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I'm trying to colorize diagnostic outputs to the console in order to make my stuff more visible in the endless stream of messages that LaTeX spits out.


However, all of my efforts like, for example

\typeout{^^1b[38;05;54m Indigo!} % Text line contains an invalid character.
\typeout{\char"001B[38;05;54m Indigo!} % \char "001B[38;05;54m Indigo!

seem to get subverted by TeX either not expanding certain commands within \typeout or claiming that there were illegal characters.


Is there a trick that would make this work?

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2 Answers 2

up vote 10 down vote accepted

There are two issues:

  • LaTeX has assigned catcode 15 for character ^^1b (decimal 27). The use of ^^1b triggers then the error message:

    ! Text line contains an invalid character.

    Thus the catcode for the character needs to be changed (see the example below).

  • TeX usually prints control characters with the ^^-notation. TeX compilers can have command line options to change this behavior:

    • TeX Live: -8bit or -translate-file=natural
    • MikTeX: --tcx=natural

The following example file defines \CSI as shortcut for ^^1b[.



\typeout{\CSI38;05;54mIndigo! \CSI1mBold\CSI22m \CSI4mUnderlined\CSI0m}
\typeout{\CSI37m\CSI41m\CSI1mBold white on red\CSI0m}



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just tried it, using xelatex -8bit ... and it did work! that's great! i had tried some catcode mangling, as that is an obvious bit, but had missed out on the -8bit switch. i'm also not bold enough a TeX writer to try and have a \begingroup ... \endgroup overlap with a pair of braces... oh me oh my, is that even legal?—i'll immortalize this piece of code in a new module for github.com/loveencounterflow/cxltx-styles! –  flow Mar 30 '14 at 12:28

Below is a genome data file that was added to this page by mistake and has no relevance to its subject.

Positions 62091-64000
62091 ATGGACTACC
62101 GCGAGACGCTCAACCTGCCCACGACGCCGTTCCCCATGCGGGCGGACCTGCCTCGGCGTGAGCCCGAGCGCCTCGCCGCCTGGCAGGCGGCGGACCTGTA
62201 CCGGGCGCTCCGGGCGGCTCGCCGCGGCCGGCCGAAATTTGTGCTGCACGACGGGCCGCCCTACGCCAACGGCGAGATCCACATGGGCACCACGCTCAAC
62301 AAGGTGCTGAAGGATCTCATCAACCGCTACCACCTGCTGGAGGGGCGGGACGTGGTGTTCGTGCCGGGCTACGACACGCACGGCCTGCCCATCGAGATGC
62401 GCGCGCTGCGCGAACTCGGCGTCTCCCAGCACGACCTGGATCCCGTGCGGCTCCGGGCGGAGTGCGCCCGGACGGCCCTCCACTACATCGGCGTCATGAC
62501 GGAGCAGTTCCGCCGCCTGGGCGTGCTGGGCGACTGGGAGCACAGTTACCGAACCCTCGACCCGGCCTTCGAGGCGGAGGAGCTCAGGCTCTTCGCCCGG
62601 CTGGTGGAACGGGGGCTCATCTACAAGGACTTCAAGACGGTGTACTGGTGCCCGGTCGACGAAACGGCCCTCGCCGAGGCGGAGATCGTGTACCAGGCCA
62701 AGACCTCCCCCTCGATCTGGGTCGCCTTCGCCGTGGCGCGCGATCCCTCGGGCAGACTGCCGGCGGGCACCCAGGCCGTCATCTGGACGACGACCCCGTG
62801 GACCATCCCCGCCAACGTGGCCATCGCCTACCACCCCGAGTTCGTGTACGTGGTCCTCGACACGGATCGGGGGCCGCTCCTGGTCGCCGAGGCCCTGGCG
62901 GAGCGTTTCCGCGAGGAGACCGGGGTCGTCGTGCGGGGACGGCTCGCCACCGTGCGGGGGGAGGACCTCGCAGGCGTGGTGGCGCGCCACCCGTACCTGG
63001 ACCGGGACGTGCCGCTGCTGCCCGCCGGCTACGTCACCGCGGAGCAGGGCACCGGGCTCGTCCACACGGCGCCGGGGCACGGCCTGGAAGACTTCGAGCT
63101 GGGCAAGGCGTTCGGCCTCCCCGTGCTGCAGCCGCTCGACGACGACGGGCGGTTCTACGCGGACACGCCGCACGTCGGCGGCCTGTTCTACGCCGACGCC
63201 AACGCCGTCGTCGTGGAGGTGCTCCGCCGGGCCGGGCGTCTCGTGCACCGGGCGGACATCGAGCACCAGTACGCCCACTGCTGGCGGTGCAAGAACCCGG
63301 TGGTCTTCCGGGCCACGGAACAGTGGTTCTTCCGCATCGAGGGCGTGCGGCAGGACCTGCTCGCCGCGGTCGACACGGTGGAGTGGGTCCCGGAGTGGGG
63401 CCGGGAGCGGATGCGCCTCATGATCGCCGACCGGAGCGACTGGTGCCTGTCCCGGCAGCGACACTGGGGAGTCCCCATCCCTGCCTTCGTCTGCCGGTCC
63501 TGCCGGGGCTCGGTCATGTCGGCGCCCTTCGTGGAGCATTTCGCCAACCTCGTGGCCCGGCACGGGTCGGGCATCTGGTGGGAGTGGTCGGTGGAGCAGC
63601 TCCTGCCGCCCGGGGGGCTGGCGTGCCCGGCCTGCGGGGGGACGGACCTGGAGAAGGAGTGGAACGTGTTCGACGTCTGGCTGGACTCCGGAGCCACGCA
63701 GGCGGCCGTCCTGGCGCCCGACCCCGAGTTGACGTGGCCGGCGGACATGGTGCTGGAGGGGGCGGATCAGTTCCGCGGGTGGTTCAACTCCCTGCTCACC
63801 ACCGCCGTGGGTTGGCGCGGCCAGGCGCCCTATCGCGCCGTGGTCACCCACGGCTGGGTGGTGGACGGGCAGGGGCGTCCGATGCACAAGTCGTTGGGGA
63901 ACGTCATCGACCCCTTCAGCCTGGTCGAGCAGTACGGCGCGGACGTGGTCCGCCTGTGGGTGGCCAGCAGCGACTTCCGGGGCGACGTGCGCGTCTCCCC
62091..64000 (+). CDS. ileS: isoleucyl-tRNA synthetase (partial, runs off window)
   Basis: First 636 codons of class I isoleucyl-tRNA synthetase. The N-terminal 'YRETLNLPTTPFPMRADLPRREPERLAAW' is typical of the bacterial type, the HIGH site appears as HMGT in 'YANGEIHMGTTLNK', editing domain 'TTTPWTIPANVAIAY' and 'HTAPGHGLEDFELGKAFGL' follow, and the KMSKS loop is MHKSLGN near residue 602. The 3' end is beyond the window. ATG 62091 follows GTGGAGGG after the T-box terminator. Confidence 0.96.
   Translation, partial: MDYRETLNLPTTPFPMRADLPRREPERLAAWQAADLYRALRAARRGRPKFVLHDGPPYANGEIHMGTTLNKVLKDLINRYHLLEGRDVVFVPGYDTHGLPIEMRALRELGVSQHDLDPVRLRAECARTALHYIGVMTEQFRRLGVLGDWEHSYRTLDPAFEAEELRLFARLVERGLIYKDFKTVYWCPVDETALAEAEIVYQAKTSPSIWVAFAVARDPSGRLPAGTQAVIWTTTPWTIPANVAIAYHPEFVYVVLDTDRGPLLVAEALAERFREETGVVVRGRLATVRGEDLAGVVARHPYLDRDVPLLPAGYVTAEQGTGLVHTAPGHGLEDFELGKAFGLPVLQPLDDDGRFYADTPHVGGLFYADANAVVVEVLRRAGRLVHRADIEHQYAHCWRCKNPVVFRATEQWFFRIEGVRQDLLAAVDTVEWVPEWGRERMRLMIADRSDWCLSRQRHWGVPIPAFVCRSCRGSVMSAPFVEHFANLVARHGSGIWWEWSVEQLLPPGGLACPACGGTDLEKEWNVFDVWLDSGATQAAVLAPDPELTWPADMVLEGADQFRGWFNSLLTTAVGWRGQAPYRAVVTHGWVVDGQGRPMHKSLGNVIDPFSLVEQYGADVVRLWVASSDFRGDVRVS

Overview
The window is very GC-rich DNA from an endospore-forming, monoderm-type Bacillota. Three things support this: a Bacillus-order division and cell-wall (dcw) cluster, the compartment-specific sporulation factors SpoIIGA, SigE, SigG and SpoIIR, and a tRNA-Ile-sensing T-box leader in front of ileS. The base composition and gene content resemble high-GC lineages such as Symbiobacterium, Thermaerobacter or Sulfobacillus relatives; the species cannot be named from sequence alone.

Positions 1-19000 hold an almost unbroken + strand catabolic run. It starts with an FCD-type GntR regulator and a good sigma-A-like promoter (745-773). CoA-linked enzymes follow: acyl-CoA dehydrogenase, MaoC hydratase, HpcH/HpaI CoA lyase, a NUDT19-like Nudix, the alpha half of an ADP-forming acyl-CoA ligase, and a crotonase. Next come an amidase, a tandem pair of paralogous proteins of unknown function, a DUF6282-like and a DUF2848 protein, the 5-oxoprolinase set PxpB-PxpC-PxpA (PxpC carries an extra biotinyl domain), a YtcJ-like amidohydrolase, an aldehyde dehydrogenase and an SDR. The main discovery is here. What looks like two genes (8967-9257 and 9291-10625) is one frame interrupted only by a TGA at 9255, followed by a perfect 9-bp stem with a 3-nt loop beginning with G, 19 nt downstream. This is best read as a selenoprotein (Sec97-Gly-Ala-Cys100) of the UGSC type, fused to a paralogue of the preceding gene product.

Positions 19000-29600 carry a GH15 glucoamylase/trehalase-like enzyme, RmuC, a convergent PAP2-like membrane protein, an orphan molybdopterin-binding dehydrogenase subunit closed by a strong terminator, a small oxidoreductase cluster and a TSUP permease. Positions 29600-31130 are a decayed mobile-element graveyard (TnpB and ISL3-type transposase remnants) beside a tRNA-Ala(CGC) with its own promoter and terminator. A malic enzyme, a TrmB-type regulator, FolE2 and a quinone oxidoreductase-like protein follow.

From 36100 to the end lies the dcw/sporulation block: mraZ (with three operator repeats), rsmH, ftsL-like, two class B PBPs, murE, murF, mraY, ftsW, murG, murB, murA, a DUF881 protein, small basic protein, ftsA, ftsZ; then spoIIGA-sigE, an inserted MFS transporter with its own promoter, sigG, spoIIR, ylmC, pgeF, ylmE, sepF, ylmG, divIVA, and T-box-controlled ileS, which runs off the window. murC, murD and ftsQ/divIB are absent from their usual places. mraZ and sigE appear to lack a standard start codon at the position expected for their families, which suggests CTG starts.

@flow: \@firstofone just reads and outputs its argument unchanged. The idea is that the argument including ^^1b is read with the catcode setting that is active in the group. Then the catcode of the character token ^^1b will not change, after the group is closed by \endgroup. –  Heiko Oberdiek Mar 30 '14 at 12:33
this is truly ingenious. i'd never thought that this construct could be valid in any language. i mean, <div>x<span>y</div>z</span> isn't valid HTML and d[ ( x ] + 4 ) isn't valid JavaScript / Python / whatever, and for good reasons. it's baffling to see how much TeX works on a, as it were, "eat one token, chomp one token" base, how those braces are really more like implementation details of each individual macro rather than imposed by a global syntax (eg textpos: in \begin{textblock*}{10mm}[0,0.5](20mm,30mm) all the different arguments have different parens). –  flow Mar 30 '14 at 13:11

one way i've found involves using \write18. i created a bash script:

#!/usr/bin/env bash
echo -e "\x1b$*\x1b[0m"

and then in my TeX i do

\immediate\write18{esc "[38;05;54mhelo Indigo"}

in other words, i 'outsourced' printing the problematic \x1b escape character. now i wonder whether there's a solution that does not include an external script.

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